I shall also add my transcription of his answer to the end of this essay in case you feel moved to study his comments in more detail.  His answer covers a lot of the same ground as this blog essay from 2011.

The question that set his discourse into motion was, 

“How can homosexual members of the church live and remain steadfast in the gospel?”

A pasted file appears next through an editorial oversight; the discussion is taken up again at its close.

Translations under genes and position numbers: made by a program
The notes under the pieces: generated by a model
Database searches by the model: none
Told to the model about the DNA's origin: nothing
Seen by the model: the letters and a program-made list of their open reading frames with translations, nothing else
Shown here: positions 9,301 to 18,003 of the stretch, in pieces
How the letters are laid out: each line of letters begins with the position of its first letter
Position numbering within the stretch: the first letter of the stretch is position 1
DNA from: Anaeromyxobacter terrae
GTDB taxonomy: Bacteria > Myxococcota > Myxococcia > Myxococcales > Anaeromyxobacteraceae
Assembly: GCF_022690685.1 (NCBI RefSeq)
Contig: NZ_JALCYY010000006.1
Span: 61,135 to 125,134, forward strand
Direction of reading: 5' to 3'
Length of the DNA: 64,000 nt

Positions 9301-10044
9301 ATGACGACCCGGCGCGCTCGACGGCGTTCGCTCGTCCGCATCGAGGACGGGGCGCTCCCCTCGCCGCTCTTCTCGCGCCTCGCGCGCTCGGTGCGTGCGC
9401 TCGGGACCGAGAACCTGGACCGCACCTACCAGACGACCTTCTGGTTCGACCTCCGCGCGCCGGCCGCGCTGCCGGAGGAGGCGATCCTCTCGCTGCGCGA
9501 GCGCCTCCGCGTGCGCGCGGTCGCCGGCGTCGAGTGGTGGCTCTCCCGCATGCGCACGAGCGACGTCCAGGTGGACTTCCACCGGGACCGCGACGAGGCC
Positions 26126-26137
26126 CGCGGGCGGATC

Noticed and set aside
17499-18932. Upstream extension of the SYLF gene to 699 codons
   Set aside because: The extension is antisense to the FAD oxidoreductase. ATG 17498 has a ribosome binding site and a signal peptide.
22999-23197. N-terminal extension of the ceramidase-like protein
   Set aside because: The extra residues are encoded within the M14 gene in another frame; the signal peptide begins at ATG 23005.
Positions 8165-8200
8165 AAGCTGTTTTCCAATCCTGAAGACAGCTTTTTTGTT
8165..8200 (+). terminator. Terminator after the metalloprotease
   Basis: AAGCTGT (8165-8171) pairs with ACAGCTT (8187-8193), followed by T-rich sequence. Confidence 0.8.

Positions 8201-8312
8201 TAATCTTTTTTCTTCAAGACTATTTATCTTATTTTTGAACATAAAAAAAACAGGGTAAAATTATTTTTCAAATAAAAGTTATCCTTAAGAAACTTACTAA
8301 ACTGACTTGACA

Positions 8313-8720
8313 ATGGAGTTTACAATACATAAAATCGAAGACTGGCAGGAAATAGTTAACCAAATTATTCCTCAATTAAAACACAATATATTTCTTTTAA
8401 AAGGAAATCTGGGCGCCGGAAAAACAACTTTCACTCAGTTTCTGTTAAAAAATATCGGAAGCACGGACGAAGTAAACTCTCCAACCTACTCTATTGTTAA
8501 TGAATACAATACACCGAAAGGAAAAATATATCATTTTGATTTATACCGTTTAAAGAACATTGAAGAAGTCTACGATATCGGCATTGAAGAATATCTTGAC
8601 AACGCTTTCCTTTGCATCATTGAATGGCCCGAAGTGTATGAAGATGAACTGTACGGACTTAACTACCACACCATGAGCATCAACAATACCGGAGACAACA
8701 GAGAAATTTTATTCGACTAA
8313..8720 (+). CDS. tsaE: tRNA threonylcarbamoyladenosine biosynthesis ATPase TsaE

The first thing that struck me about the question is that it seems manufactured.  Embedded in the question is an assumption that staying in the church is worthwhile.  I have seen figures guessing that between fifty and ninety-plus percent of gay Mormons leave.  Why stay aligned to an organisation that despises you, fails to affirm you as a person of equal worth and opportunity and undermines all your attempts to construct a fulfilling life?